Quintuplet meat goats born at SUNY Cobleskill

CEW-MR-2-Quintuplet goats288by Brad Johnson, Assistant Professor of Animal Science, SUNY Cobleskill

The Stork has been working overtime at SUNY Cobleskill, with the delivery of quintuplet meat goat kids on March 12. The litter of kids weighed a total of 27.3 pounds and includes two doe kids, weighing 3.1 and 4.1 pounds, and three buck kids, a bit more hefty, weighing in at 5.1, 6.9, and 8.1 pounds. The solid white doe, a Kiko-sired crossbred, and her litter of kids, all born unassisted, have been affectionately named Snow White and the Five Dwarfs.

The sire of the kids, Goats Galore Fowl Play, a purebred Boer bred by Goats Galore of Middleburg, PA, was purchased by SUNY Cobleskill from the Pennsylvania Performance Tested Ram and Buck Sale in August 2013, where he was selected for being the most phenotypically correct buck and scanned the largest loin eye area. Fowl Play’s sire, WJD All Chromed Out, was a Reserve Division Champion at the 2011 North American International Livestock Exposition at Louisville, KY and Overall Grand Champion Boer Buck at the 2012 Pennsylvania Farm Show.

Quintuplets are fairly rare, but not unheard of, usually occurring once in every 10,000 goat births. Some breeds are more prolific than others, but goats of the African breeds, Pygmies in particular, tend to have a higher number of births. A SUNY Cobleskill student has experienced quintuplets born to an African Pygmy doe and I’ve personally seen quintuplets born to a Hampshire x Suffolk ewe. The lambs, ironically, were all buck lambs.

“The University has had three sets of quadruplets in the past,” said Dr. Cindi Shelley, SUNY Cobleskill Professor of Animal Science, adding that she’d heard of quintuplets, but never seen them until this year.
Goats and sheep face much greater risk of complications from metabolic issues, such as pregnancy toxemia (Ketosis) or milk fever when gestating and raising such large litters.

“I don’t like it,” said Dr. Shelley, in reference to large litter numbers of kids and lambs. “Especially the metabolic issues. The kids have greater risk of complications from lack of space during gestation, which can result in kids of lighter birthweight, less vigor at birth, and greater chance for starve-out and disease. There’s also a much greater chance for abnormal presentations at birth.”

“The average goat birthweight is 7-8 pounds,” she continued. “Three pounds is kind of tiny.”

In previous years, Snow White has raised twins and triplets, according to Dr. Shelley. All of the does at the University were synchronized using a CiDR (controlled internal drug release), which contains progesterone, for an artificial insemination clinic in mid-September. Snow White did not become pregnant from the artificial insemination, but conceived on her subsequent estrus cycle 21 days later.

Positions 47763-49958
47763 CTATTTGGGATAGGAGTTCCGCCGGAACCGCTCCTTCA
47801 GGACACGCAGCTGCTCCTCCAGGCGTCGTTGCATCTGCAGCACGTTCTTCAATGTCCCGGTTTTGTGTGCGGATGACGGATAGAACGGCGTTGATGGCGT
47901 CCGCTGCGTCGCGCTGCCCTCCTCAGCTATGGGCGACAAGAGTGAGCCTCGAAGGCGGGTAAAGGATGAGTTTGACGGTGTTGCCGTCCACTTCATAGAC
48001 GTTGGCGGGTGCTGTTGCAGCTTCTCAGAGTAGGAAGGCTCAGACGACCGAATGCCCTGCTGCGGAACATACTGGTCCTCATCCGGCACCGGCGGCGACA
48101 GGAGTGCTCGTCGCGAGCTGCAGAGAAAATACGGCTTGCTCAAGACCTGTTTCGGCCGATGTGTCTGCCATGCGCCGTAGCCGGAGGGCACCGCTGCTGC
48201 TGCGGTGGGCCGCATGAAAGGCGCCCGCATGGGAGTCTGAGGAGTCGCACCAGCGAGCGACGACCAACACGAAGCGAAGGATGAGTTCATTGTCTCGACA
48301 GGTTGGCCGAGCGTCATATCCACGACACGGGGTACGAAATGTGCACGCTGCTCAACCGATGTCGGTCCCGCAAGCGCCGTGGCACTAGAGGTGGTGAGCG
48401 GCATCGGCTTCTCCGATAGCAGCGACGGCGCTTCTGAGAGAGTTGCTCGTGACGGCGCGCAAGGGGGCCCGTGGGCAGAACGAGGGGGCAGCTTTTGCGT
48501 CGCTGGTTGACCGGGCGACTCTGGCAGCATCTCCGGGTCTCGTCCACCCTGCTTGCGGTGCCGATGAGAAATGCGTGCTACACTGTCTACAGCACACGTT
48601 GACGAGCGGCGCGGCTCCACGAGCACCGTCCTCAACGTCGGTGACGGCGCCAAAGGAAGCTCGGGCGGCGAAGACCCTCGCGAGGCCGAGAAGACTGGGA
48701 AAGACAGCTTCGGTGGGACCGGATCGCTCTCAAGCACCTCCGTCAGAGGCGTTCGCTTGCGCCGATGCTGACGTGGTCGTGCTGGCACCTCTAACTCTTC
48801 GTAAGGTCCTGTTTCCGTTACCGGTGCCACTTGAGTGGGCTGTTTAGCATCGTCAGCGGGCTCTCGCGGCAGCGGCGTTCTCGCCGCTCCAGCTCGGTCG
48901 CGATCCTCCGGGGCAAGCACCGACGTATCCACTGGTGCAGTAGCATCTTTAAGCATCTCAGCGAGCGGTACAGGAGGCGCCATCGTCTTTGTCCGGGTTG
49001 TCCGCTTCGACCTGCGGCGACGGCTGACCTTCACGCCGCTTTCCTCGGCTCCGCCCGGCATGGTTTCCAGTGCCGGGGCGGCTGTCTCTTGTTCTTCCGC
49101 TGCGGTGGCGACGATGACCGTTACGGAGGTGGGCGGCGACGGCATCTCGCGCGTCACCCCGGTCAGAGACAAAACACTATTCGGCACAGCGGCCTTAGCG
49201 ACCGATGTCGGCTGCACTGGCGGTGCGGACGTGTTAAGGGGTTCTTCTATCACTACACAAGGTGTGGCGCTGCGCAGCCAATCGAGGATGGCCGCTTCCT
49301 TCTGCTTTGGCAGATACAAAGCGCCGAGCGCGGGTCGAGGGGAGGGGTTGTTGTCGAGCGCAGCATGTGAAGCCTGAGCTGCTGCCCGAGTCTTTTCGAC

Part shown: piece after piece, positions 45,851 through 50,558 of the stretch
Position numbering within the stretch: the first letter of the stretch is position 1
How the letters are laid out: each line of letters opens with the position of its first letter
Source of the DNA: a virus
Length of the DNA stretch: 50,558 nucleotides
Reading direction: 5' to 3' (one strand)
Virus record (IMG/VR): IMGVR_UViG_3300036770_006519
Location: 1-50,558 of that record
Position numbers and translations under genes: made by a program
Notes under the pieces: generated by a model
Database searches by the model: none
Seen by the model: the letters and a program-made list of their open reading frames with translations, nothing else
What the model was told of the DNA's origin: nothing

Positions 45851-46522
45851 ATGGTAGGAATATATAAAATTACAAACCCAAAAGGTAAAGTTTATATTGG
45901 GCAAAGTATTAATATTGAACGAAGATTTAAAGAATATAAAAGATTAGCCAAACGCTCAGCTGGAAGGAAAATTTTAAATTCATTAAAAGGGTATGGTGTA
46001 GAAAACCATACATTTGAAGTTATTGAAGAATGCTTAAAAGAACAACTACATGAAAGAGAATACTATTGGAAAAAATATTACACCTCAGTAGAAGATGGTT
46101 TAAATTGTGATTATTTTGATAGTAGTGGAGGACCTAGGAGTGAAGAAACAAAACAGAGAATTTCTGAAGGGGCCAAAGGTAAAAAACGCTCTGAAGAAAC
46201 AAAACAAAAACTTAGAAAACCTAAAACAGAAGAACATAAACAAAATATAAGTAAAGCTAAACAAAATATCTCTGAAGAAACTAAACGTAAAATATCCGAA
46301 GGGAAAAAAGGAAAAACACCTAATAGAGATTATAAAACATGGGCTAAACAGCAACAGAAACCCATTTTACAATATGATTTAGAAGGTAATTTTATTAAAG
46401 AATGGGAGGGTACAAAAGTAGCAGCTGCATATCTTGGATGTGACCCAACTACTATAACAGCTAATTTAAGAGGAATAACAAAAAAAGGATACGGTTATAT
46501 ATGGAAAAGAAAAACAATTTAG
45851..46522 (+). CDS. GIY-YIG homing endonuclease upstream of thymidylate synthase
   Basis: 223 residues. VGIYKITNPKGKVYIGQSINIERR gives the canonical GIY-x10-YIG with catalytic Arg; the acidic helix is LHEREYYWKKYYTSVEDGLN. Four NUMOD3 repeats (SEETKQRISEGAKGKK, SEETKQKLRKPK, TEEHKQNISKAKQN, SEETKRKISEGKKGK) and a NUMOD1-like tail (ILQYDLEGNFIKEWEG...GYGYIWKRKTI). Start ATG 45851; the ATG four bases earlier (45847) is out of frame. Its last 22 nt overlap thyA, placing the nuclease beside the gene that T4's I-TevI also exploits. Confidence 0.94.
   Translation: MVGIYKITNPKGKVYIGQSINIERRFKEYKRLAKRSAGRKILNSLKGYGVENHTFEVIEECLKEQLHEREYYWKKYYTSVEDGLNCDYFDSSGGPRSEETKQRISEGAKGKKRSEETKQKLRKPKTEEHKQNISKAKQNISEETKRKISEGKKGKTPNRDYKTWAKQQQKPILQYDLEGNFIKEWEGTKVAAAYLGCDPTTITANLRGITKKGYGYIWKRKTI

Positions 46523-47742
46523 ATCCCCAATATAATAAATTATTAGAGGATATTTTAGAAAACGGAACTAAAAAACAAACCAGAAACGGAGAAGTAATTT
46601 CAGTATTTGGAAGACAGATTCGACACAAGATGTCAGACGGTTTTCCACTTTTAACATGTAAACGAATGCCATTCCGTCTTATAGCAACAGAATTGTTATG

“Some folks have larger litters with CiDR’s, but they’re supplementing the protocol with PG600, especially when they’re breeding out of season,” said Dr. Shelley, adding that a CiDR does not result in superovulation of the ovaries.

Goats and sheep are seasonally polyestrus, meaning they cycle multiple times during specific seasons, generally periods of decreasing daylight (August through January). A few breeds naturally breed out of season, while others take some ‘convincing.’

“The CiDR and PG600 protocol helps the doe respond in a time when they’re normally in anestrus or not cycling,” explained Dr. Shelley.

Ideal management of the Five Dwarfs may eventually result in two kids being removed from the doe and being raised on a bottle using goat milk replacer. If another doe had kidded with a single kid at roughly the same time, chances are very good of successfully grafting or cross-fostering a kid, on the day they are born, onto the doe with the single kid.

The larger litter of kids results in the doe producing more milk and does raising triplets or more should be fed 4-5 pounds of a 12-14 percent crude protein grain mix, plus good quality grass or grass/legume mix hay, said Dr. Shelley.

“They need the energy more than they need the protein,” she added.

“The problem is, one kid initiates nursing and then they ALL will try to nurse at the same time,” she explained. “This causes great stress on the udder.”

“The doe has the capacity to raise three. Ideally, the decision to make bottle babies of a litter is made the first day.”

The three buck kids of the Five Dwarfs will sell through the SUNY Cobleskill Commencement Classic Sale, at 6 p.m. on April 25 at the SUNY Cobleskill Livestock Arena.

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